Overview

Transfusions of red blood cells are among the most common medical procedures in the world. Globally, approximately 85 million units of blood are used in blood transfusions every year. One unit of blood is about 450-500 mL.

Blood transfusions are given to patients to treat blood loss as a result of serious injuries, surgeries, or childbirth. In addition, red blood cell transfusions are used for illnesses that cause bleeding (e.g., a bleeding ulcer); inherited or acquired hemolytic anemia; anemia as a result of kidney disease or cancer; liver disease; and sickle cell disease.

 

Currently, there is no viable substitute for red blood cells. All red blood cells are supplied by human donors. Donor-derived red blood cells have a number of limitations: There are safety concerns. For example, extensive screening for viruses and other infectious agents of donor-derived blood is required. In addition, red blood cells must be placed in storage at a temperature between 1 and 6 degrees Celsius immediately after the plasma is separated, but they can only be safely stored for up to 42 days at that temperature. After that period, health risks to patients increase, such as the risk of increased extravascular hemolysis, saturated serum transferrin, and produced circulating non transferrin-bound iron. Finally, because red blood cells are dependent on human donors, blood shortages happen frequently, and a complex supply chain must be maintained.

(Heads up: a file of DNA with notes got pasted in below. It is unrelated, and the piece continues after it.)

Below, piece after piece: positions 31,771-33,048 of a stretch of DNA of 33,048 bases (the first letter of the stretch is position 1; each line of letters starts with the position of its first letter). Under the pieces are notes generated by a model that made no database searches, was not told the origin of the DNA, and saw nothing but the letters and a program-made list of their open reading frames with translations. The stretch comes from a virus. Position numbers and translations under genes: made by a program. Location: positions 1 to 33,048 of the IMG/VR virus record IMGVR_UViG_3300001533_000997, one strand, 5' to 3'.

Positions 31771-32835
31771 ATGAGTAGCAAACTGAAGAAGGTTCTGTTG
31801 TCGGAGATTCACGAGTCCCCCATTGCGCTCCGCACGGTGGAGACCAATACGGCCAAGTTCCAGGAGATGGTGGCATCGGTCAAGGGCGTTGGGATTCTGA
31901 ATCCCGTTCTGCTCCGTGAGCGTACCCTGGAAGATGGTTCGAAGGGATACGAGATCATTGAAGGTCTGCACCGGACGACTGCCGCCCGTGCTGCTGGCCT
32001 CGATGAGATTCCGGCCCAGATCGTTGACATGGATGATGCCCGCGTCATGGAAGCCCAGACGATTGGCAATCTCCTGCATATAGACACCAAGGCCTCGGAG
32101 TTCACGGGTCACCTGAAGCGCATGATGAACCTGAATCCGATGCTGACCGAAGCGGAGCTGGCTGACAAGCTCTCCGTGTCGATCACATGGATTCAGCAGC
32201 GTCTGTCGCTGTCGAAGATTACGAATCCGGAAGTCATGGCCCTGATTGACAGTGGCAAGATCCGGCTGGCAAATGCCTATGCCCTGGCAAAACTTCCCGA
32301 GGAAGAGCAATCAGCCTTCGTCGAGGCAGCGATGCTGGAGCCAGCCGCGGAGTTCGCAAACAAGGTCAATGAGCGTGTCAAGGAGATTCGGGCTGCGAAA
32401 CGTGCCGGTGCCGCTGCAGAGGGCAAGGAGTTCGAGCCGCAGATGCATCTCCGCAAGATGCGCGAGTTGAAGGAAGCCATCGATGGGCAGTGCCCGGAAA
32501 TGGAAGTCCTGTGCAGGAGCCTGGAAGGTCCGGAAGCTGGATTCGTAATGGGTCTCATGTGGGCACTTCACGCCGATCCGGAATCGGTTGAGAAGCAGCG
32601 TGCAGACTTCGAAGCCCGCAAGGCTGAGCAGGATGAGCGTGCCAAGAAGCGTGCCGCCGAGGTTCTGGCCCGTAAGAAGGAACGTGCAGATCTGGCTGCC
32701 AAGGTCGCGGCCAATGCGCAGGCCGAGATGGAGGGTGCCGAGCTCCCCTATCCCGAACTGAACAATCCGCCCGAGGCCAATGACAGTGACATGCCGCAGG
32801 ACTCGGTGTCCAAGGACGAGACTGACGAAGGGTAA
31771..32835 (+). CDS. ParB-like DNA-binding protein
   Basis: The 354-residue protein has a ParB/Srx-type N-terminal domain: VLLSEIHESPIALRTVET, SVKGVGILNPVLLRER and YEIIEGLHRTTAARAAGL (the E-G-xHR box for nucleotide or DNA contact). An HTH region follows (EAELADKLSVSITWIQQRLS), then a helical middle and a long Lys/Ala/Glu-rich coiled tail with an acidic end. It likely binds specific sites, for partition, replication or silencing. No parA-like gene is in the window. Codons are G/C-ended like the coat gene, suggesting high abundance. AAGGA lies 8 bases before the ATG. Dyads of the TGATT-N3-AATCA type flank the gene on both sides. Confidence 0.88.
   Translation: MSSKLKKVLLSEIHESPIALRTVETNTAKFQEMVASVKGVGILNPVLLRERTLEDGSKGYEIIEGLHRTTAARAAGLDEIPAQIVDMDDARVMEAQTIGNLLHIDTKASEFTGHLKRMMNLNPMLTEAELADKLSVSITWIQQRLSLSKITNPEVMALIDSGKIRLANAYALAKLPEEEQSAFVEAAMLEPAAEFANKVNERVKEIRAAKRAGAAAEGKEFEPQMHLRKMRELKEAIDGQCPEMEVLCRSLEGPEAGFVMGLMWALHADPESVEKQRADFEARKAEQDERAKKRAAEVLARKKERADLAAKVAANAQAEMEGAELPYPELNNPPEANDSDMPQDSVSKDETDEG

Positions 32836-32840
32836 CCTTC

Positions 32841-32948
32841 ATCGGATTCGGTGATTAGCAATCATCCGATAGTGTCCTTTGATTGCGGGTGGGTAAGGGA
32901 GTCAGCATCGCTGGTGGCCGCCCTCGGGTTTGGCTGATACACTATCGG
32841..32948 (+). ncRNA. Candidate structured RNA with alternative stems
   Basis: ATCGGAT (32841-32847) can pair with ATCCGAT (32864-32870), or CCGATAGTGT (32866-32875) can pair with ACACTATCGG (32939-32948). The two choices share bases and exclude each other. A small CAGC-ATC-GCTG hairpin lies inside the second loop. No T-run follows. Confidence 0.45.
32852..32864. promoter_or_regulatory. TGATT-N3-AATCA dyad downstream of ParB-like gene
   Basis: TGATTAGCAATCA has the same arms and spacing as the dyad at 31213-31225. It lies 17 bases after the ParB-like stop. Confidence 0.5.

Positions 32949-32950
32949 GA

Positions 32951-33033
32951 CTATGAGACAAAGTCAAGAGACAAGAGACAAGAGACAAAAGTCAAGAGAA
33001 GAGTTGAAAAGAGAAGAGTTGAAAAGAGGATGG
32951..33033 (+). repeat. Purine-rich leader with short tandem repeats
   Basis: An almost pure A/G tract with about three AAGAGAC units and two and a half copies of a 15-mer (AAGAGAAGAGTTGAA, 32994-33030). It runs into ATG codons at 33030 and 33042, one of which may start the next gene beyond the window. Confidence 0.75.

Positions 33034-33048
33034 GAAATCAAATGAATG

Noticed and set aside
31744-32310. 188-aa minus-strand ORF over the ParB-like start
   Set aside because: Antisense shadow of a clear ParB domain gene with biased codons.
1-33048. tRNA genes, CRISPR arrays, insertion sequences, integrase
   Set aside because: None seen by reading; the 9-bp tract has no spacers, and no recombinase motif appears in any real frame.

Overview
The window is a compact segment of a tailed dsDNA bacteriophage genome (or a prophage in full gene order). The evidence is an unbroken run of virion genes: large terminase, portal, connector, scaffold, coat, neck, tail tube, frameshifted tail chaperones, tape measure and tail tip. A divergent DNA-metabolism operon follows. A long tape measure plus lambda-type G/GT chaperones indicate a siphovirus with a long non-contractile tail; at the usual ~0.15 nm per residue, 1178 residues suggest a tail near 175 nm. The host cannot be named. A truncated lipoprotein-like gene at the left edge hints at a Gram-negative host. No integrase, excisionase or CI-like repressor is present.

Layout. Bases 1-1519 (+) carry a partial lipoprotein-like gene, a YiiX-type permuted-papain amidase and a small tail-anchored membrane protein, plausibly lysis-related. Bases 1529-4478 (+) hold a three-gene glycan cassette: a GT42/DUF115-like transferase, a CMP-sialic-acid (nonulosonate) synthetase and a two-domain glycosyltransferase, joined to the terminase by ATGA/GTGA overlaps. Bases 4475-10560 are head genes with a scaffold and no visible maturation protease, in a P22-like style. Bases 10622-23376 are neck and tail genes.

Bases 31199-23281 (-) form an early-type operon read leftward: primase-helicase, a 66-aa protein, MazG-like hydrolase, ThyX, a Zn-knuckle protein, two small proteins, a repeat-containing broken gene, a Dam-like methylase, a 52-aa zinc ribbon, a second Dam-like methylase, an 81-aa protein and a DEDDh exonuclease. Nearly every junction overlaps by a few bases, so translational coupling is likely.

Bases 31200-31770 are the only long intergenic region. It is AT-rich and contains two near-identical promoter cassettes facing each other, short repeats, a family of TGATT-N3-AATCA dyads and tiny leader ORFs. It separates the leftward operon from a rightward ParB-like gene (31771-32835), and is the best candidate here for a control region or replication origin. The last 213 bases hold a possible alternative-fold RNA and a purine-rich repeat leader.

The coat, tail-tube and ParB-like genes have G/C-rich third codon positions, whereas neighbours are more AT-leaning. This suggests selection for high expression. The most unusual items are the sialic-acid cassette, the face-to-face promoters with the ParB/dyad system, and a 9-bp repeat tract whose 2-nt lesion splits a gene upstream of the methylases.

Our cell therapy program is focused on developing human red blood cells (erythrocytes), as well as platelets (thrombocytes), from human (non-embryo) iPSCs and producing them at scale in a highly cost-effective matter in order to overcome these limitations of donor-derived packed red blood cells and platelets.

Current Developments

We are developing human red blood cells (erythrocytes) from induced pluripotent stem cells (iPSCs) using our proprietary HD-DOE™ research and development platform.

We are also pursuing the development of human platelets (thrombocytes) for therapeutic uses.

We are also developing an automated production to scale the production of these cells.

Explore Our Other Cell Therapy Programs

Diabetes

Bone Marrow Failure

Huntington's Disease

Parkinson's Disease